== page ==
It seems to be a popular holiday destination with many weekenders for  people who live and work in Grafton.100120 minnie waters4100120 minnie waters2

Back on the road again we took a minor road to Ulmarra where we had stopped for coffee last week. We thought dinner at the old hotel would be a nice close to the days driving. Just as we arrived we took a vote and decided to continue on to Broadwater. It’s difficult to take a vote when there are only two of you and nobody has a casting vote. Tony and Dawn had told us to go to the Broadwater Hotel for a good reasonably priced meal. We discovered Broadwater was a further 100 Klms up the highway so we decided to go to Yamba. (The next day we discovered  Tony had given us the wrong information, the hotel he recommended is at McLean!) Dinner was at Tom’s Seafood Chinese Restaurant, Yamba.      The place was packed, busy and very, very noisy. So noisy in fact we discussed leaving before being served. Eventually we were served and we are glad we stayed.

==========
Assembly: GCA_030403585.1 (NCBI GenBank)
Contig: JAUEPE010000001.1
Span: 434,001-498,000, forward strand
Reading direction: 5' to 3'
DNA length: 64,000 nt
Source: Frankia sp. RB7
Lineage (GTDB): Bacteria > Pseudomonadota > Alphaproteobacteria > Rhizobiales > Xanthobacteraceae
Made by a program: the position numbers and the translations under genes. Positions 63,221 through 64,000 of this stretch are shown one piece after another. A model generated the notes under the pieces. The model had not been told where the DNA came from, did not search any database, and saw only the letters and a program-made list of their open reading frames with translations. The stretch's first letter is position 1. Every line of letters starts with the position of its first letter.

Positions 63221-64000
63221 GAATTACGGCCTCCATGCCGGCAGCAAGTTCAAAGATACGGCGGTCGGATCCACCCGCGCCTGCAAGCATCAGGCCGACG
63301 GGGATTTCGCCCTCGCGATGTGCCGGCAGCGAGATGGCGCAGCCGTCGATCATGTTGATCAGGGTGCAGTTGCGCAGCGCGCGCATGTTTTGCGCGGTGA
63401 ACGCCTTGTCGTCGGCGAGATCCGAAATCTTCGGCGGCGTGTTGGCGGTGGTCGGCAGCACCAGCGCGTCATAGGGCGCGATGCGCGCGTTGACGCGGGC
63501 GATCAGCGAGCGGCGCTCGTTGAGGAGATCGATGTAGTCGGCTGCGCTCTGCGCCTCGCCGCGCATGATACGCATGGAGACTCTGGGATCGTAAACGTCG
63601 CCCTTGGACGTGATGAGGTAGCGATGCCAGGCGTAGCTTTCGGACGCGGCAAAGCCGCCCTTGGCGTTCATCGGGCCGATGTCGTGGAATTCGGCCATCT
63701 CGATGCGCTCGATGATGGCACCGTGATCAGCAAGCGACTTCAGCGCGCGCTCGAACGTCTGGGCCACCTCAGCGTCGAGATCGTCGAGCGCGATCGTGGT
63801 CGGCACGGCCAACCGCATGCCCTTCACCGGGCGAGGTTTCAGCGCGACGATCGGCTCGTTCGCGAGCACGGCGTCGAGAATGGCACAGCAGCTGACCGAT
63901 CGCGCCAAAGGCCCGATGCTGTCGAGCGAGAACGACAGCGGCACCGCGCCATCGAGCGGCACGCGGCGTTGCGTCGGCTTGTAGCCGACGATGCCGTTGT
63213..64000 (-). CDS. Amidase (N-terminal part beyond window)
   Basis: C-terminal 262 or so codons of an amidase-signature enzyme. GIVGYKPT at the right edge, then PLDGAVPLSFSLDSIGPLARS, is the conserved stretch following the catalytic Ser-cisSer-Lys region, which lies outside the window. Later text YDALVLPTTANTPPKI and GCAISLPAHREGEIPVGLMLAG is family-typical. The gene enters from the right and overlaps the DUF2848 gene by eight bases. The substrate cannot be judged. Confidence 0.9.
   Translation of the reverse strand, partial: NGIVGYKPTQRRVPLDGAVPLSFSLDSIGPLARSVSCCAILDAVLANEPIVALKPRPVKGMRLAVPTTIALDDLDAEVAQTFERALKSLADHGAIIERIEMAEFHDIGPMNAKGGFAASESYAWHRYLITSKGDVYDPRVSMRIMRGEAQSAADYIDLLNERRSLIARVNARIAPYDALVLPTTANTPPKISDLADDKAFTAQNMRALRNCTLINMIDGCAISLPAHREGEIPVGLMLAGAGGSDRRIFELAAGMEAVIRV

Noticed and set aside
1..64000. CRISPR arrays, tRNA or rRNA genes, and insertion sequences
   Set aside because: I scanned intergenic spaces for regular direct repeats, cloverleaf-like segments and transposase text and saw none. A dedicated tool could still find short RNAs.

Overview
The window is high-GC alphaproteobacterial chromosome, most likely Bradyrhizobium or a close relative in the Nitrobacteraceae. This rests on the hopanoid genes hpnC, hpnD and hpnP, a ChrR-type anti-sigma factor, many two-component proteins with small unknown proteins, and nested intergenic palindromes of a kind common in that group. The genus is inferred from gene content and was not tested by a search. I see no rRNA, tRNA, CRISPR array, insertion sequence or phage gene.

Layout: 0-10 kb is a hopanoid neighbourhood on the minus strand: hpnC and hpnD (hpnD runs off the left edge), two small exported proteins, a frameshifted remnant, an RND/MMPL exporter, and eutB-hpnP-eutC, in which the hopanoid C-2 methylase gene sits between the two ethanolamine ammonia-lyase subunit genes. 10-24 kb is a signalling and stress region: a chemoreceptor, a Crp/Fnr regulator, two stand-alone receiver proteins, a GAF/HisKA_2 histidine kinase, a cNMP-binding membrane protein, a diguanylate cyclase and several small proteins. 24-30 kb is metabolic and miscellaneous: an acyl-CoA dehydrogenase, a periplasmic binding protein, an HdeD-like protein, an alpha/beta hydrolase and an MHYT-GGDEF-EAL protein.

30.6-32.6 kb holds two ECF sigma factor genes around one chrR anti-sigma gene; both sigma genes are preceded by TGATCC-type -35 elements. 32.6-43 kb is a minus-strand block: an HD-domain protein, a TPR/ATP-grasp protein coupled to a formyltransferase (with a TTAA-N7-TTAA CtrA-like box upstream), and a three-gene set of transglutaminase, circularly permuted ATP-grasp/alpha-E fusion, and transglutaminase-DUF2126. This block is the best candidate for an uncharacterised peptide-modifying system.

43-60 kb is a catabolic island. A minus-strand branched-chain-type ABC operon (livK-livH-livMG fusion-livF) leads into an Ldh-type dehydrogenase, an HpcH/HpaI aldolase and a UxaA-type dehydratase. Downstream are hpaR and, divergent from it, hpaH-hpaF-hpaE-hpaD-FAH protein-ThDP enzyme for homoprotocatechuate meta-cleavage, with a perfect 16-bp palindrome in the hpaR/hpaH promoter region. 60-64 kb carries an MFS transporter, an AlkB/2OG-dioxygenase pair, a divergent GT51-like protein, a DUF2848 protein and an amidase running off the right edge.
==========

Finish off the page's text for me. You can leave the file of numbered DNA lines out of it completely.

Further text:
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View over Yamba from Tom’s Restaurant

The service, once the order was taken was quick and the food delightful. It was well worth the wait. We shared a Garlic Prawns entrée and a Beef in Black Bean Sauce with fried rice as our main. I had a glass of wine and on leaving Yamba at 9pm was stopped by a breathalyser unit. I told them I had one glass of wine. They tested me using a voice/breath analyser and the officer hesitated before asking again how many drinks and when. My heart skipped a few beats. He then asked me to blow in the next analyser and after a little hesitation told me to have a good night. WHAT WAS THAT ALL ABOUT? No explanation but it left me puzzled and concerned especially as I only had one drink.

The next few hours seemed to pass quickly and we were home by midnight – NSW time.


Saturday 11th January

Despite going to bed at a late hour AND after driving all day, I was awake at 5am.